In the 1960s, the Rev. Walter Moore was a prominent figure in moderate Southern Baptist churches in Georgia, serving several terms as president of the state convention. He was in the forefront of their tentative efforts toward integration and racial reconciliation. He integrated his congregation in Macon, Ga., losing a third of the white membership in the process.
Earlier, in 1933, Moore was serving in a small town in South Georgia. One day he and his family pulled into their driveway after a trip to town. As they got out of the car, a neighbor girl beckoned his 5-year-old daughter, Miriam, who quickly darted across the street, directly into the path of a car. She was killed instantly. Moore grabbed his daughter in his arms and laid her on living room couch. Then he returned to the porch to find the very sorrowful and frightened African American man who had been driving the car. Moore went inside and called the sheriff and an ambulance. As he sat with his family, an angry crowd gathered, determined to lynch the driver. Standing between them and the man who had killed his child, he said: “You must not do this. You will have to kill me first.” By the time the sheriff and ambulance arrived, the crowd had melted away. Here are two questions for us.
Where did that father find the strength to do what he did in that moment, which had to be the most awful, shocking and devastating experience of his young life? And is such strength available to us? Our readings for today can help by pointing us to the redemptive healing and power of suffering, especially the suffering of Christ upon the cross. And they invite us to join Jesus in embracing the way of the cross as the way of true life.
In Isaiah 53, we read about what scholars of the Hebrew Scriptures call “The Suffering Servant.” Though it’s doubtful that Isaiah foresaw a particular individual like Jesus fulfilling this role in the future, it’s clear that the prophet had made a connection between the suffering and dying of one, or a few, and the liberation and healing of the many. It’s no surprise that the very early Christians drew a further connection between Isaiah’s description of the Suffering Servant and the life and death of Jesus.
In the verses preceding our reading from Mark 10:35-45, we hear Jesus giving a very clear explanation to the disciples of what is going to happen to him when they get to Jerusalem: The Son of Man will be handed over to the chief priests and the scribes, and they will condemn him to death; then they will hand him over to the Gentiles; they will mock him, and spit upon him, and flog him, and kill him; and after three days he will rise again (33-34). Almost before these words are out of his mouth, James and John ask him, “Can we be the No. 1 and No. 2 power people in a Jesus administration?” Obviously, they didn’t get what he was talking about. Jesus tries again. The talk about are you able to drink the cup that I drink, or be baptized with the baptism that I am baptized with? (38) refers to the cup of God’s wrath and the baptism of death. James and John still don’t get it; Jesus shakes his head and says: “You will suffer and die, but honors are up to God, not me.”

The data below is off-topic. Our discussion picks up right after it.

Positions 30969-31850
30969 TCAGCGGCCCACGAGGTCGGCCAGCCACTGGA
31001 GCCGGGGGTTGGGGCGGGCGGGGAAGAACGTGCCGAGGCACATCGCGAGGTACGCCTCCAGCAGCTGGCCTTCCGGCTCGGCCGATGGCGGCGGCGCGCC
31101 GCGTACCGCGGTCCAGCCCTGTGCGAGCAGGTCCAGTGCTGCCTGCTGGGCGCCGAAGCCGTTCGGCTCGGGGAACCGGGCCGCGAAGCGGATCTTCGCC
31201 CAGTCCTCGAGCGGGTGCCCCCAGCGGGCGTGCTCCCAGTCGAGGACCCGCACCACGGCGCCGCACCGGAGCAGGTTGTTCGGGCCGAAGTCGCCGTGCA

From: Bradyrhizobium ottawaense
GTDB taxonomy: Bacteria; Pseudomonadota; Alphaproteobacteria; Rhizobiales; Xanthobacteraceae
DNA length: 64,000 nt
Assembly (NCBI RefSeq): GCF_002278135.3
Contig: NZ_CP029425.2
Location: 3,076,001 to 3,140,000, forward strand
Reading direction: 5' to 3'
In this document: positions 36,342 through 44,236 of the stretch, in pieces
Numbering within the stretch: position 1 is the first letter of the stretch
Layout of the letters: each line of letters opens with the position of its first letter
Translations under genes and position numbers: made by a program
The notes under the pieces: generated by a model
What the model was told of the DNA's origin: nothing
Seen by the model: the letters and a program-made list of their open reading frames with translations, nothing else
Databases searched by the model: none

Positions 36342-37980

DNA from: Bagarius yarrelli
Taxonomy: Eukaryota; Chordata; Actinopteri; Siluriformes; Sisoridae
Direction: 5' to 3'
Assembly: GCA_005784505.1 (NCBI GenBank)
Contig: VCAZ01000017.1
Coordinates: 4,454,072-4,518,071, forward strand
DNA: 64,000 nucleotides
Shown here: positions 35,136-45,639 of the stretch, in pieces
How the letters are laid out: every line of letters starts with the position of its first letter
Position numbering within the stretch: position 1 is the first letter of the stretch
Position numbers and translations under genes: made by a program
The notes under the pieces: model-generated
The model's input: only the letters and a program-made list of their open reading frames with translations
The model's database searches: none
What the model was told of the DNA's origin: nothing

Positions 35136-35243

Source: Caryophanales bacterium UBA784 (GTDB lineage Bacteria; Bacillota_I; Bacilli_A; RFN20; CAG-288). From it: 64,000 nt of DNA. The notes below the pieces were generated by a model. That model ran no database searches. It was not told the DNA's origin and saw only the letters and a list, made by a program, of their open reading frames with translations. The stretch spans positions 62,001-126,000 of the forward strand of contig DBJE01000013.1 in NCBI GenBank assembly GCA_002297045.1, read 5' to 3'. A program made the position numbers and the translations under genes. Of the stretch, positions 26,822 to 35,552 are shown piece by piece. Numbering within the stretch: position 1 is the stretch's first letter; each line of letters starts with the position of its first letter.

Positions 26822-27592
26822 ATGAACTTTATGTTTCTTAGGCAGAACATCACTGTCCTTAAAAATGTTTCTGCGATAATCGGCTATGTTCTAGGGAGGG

Hebrews 5:7-9 also points to suffering, death and the cross being somehow connected to liberation and life: In the days of his flesh, Jesus offered up prayers and supplications, with loud cries and tears, to the one who was able to save him from death, and he was heard because of his reverent submission. Although he was a Son, he learned obedience through what he suffered; and having been made perfect, he became the source of eternal salvation for all ….
This cuts to the very heart of the issue—Jesus knew that his path led to death. Jesus also knew that God could save him from this fate. Jesus wasn’t ashamed to let his fears and feelings be known. What agony!
Jesus was not suicidal, happily going to his death with visions of grandeur in his mind. He was not deluded. He was very much aware of what accepting “the cup” meant for him; he struggled over it, crying out, as the text says: “to the one who was able to save him from death …” This cuts to the very heart of the issue—Jesus knew that his path led to death. Jesus also knew that God could save him from this fate. Jesus wasn’t ashamed to let his fears and feelings be known. What agony! “You could save me if you would! But you won’t! Why won’t you? Why won’t you? My God, my God; why have you forsaken me?”
Although he was a Son, he learned obedience through what he suffered, and having been made perfect, he became the source of eternal salvation …. That is the great mystery of our faith: that where we are, in the midst of sin and suffering, decay and death, Christ has been, fully completely, totally. Whatever is the worst that you have been through—no matter how scared, lonely, lost and forsaken you are—Jesus has been there and is there with you now. Do you sometimes feel abandoned by God? Jesus has been there! Do you ever wonder how you are going to make it one more day? Jesus has been there! And God’s promise is that where Jesus is now, we are going. The good news of Jesus Christ is that the same God who brought Jesus through to the other side of the cross can and will carry you through as well. Moore knew this and remembered it in his darkest moment of extreme need. He remembered it and then lived it.
Jesus calls us to follow him. It is not an easy way, it is not a painless path, it is not smooth sailing. Jesus’ way is the “way of the cross.” But the joyous paradox and mystery of the gospel is this—the way of the cross leads home. For all of us—from the greatest to the least, from the oldest to the youngest, from the power brokers to the powerless, from the first to the last—all roads lead to, and through, and beyond the cross to Christ. “Who was wounded for our transgressions, crushed for our iniquities, upon him was the punishment which made us whole, and by his bruises we are healed.”
Amen and amen.